He went on to Caldwell University on a basketball scholarship where he was part of three championship teams. There are 31 references cited in this article, which can be found at the bottom of the page. This article has been viewed 1,, times. Are you interested in becoming a better basketball player? Whether you're a beginner or hoping to get off the bench and into the game, there are always ways to improve your basketball skills. After all, even the most competitive of players train their hardest everyday!
Try developing your position, or learn to dribble better, and you'll be well on your way to the NBA. To improve your basketball dribbling skills, try at-home drills like doing 3 sets of 20 fast dribbles on each hand. Do sprints while dribbling and practice crossovers that transfer between both hands. To improve your shooting, lie down and shoot the ball straight in the air with 1 hand. Practice free throws and lay-ups from both sides, then move around the court and work on sinking quick shots from every part of the key.
For fun, effective team drills and ways to improve defense, read on! Did this summary help you? Yes No. Log in Social login does not work in incognito and private browsers. Please log in with your username or email to continue. No account yet? Create an account.
Related Articles. Article Summary. Part 1 of Use correct dribbling posture. Your knees should be shoulder-width and you should be on your feet ready to move around.
Don't stand with your knees locked. Always make sure you stay balanced, if you do not stay on balance you could end up tripping yourself over. When you dribble, the ball should be bouncing no higher than your waist. Also when dribbling always move your wrist to keep the ball in good control. In a defensive crouch, the ball should come no higher than your mid-thigh. Learn to dribble. Do as much as you can starting out, you'll need to start getting a feel for how the ball moves and responds to the force you put on it.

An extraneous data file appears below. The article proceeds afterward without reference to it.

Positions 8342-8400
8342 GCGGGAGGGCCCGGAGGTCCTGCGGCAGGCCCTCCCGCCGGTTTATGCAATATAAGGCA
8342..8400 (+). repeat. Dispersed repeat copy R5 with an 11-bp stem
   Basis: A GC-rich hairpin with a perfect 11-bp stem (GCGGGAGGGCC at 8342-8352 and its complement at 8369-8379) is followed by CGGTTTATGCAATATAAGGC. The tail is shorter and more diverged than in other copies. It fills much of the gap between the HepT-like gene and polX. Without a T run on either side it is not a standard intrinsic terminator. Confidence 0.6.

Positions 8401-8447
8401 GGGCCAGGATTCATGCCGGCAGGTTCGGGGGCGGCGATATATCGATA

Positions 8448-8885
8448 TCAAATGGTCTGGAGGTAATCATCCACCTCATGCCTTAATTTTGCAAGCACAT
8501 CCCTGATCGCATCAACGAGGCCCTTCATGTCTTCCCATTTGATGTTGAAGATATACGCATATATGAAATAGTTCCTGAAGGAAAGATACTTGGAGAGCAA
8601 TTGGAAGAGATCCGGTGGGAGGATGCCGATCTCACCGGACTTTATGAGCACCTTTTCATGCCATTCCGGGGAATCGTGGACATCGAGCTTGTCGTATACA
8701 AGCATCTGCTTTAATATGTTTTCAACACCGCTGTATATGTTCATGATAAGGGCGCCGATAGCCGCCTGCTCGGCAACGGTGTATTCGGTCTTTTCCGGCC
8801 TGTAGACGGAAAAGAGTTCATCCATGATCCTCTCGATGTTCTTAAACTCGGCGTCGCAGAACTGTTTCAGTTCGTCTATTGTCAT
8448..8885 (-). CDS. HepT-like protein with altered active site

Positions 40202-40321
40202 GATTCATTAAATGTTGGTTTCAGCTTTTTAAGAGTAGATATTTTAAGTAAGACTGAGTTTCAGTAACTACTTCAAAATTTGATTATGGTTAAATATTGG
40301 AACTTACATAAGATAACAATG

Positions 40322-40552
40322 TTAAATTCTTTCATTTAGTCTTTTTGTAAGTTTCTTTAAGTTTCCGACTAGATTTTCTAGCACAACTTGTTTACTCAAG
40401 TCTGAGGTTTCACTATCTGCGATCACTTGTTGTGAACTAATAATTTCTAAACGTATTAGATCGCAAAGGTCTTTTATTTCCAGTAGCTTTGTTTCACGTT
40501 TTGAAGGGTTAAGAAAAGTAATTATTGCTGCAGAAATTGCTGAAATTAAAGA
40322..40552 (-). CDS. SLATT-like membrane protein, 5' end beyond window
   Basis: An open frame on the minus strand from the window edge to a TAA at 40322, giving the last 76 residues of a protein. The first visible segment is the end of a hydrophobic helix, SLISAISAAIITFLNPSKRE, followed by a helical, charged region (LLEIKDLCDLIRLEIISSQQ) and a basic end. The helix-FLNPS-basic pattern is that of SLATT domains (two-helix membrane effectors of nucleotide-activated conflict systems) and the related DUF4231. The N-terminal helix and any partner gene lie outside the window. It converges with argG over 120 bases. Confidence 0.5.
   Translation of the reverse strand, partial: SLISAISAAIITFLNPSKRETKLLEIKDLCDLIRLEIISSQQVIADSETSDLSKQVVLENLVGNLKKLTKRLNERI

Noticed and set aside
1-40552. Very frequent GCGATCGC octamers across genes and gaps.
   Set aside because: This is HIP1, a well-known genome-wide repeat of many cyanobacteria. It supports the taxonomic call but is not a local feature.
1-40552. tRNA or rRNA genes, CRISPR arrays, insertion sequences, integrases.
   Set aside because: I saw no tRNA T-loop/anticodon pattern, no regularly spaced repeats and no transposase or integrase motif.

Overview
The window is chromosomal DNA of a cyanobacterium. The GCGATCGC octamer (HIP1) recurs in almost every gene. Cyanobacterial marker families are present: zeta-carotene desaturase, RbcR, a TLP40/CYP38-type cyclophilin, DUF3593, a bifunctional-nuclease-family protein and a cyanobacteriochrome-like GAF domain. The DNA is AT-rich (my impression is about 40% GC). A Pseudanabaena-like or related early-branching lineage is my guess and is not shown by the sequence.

It's also a good idea to exercise with each hand by itself to get comfortable going to the right and to the left. Alternate bouncing it quite hard and quite softly. Do three sets of this when you start a basketball routine and three sets of this at the end. Stay still at first, but keep your knees bent and bounce on your toes to stay moving.
When you get comfortable dribbling from a stationary position, do this same exercise while walking. When you get comfortable walking, start running. Alternate hands on the move. This is called a crossover. Start dribbling down the court or in your driveway in a zig-zag pattern: go forward and right for two steps and then bounce the ball over to your left hand and go forward and left for two steps.
When you get that down, do the same thing backwards. Keep your eyes up. One of the most important skills to learn in the early stages of dribbling is to dribble without looking at the ball. It's hard at first, but eventually you'll need to feel the ball without needing to see it. Pick a point like the rim of the basketball hoop to fix your eyes upon as you start dribbling and run through your dribbling exercises. Dribble constantly. Learn to 'feel' where the ball is at all times, have control over it, and be able to do anything you can with it.